Stowe intended to show the differences between the notion of slavery in the North and in the South. It is common belief that slavery did not exist in the Northern states but existed in the Southern states. However, there were still forms of slavery in the Northern States but because of urbanization and industrialization there was little need for human labor and hence the slaves were not needed in large forces. Uncle Tom's Cabin is a vindication to humans' rights where an individual is reduced to an item for financial gain while ethics are ignored. Stowe wrote her novel before the emergence of the women's rights movement and the book played a crucial role in shaping the evolution. The female characters in the novel are very critical to the story because of their moral superiority. Some of the women play a pivotal role in convincing their husbands of the cruelty of slavery. The book is set at a time when women had no right to vote, and all the political power lay in the hands of men. It was also around the same time when the roles of women were changing so that they could have a significant impact on the future. Nonetheless, the book also illustrates male supremacy at the time. Mr. Bird who was a senator was influenced by his wife who helped a runaway slave despite the fact that he had been at the forefront of enacting a law that forbid assisting runaway slaves.

Fictionalizing Slavery

Most of the detailed scenes from Stowe's novel are factious when compared with the details narrated by Henson in his autobiography. However, her main agenda was to give the reader an accurate representation of the issues that were apparent in any slave's life at the time. In his autobiography, The narrative of the Life of Josiah Henson: former slaver then inhabitant of Canada, Henson indicates that he delivered himself to Mr. Amos Riley together with 18 other slaves in 1825 (Prior 640). He suggests that he always took every opportunity he got to improve himself. After he was deceived out of his freedom by Isaac Riley, he accompanied Amos Jr. to New Orleans. A chance to escape presented itself but instead, he stayed with Amos until he got better and returned him to his master. Henson did not get any gratitude, and so he looked for every chance to escape until he succeeded. In Stowe's novel, Tom has numerous opportunities to escape. Nonetheless, being loyal and kind as well as his strong Christian beliefs he does what is morally right and works hard so as not to displease his masters.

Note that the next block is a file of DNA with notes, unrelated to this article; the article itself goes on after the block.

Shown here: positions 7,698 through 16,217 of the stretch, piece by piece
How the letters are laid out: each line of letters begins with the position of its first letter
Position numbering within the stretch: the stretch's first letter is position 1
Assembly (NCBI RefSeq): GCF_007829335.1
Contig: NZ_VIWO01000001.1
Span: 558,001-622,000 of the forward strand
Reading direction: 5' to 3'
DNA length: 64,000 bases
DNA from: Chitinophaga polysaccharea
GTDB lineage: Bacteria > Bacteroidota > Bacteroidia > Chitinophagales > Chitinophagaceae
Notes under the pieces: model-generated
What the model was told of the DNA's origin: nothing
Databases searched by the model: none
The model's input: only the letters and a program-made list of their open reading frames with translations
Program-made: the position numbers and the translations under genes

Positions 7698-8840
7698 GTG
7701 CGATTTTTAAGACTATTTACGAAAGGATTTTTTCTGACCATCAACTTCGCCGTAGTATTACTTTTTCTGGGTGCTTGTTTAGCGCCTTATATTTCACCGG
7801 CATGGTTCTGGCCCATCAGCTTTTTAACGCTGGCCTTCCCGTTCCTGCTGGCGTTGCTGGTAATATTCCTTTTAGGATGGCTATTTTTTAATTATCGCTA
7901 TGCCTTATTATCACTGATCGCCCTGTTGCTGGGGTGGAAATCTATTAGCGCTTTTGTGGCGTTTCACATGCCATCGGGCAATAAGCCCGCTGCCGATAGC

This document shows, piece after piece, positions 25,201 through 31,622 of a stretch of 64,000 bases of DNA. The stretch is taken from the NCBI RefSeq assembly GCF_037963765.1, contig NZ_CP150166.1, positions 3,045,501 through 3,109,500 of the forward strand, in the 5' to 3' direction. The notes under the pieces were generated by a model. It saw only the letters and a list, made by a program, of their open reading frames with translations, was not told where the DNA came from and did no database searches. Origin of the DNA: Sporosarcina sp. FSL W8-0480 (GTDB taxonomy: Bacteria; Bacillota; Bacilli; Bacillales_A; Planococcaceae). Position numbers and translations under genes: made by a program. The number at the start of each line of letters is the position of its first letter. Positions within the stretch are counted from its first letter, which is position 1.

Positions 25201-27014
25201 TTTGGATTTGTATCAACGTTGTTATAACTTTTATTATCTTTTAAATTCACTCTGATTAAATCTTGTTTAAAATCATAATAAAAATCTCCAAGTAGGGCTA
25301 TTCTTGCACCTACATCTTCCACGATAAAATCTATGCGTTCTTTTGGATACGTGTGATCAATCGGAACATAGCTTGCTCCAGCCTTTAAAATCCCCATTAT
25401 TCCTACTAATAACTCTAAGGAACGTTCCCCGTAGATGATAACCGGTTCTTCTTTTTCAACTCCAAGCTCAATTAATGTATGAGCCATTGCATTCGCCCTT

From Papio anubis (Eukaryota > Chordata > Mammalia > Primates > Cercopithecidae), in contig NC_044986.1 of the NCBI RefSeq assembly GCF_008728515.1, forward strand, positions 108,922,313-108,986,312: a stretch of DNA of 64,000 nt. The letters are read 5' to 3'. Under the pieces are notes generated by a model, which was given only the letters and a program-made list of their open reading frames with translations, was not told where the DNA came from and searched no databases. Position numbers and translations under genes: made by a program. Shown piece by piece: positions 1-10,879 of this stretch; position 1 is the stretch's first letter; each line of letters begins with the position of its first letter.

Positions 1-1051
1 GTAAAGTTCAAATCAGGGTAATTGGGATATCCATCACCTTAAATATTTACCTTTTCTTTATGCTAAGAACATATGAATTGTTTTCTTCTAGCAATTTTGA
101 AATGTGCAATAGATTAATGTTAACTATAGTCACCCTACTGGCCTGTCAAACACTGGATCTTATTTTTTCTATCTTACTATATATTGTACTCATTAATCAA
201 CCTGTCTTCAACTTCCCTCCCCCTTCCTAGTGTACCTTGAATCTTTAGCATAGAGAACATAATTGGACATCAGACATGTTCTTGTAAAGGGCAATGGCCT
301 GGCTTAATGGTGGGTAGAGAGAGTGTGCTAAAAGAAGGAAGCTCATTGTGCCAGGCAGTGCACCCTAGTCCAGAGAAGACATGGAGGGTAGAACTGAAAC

The Controversy Around "Uncle Tom"

The term Uncle Tom was first used by Stowe in her book Uncle Tom's Cabin. She was compassionate to the fate of slaves owing to her Christian background. Critics have often referred to her accounts of slavery as exaggerated. The notion can be attributed to the fact that she tended to fictionalize her characters as illustrated in Uncle Tom's Cabin where she fictionalizes the life of a former slave, Josiah Henson. She intended to offer a tragic reality of slavery to her readers while fictionalizing Henson's attitude where she created him with an irresponsible behavior. There is a Key in the novel which comprises of all the documents that she had used in her novel (Stowe 66). The book has its basis on facts as well as fiction. She got her material from conversations with Henson and the information she had gathered from his biography. Further, she used some of the experiences that fugitive slaves narrated as well as information from the antislavery press. Stowe had only come into contact with slavery once when she visited a plantation in the South. She also used information from slaves and mixed it up with her imagination to create Uncle Tom's cabin. The book represented a faithful slave who was the exact opposite to Josiah Henson, and the characterization was negative and irresponsible especially in the eyes of black people.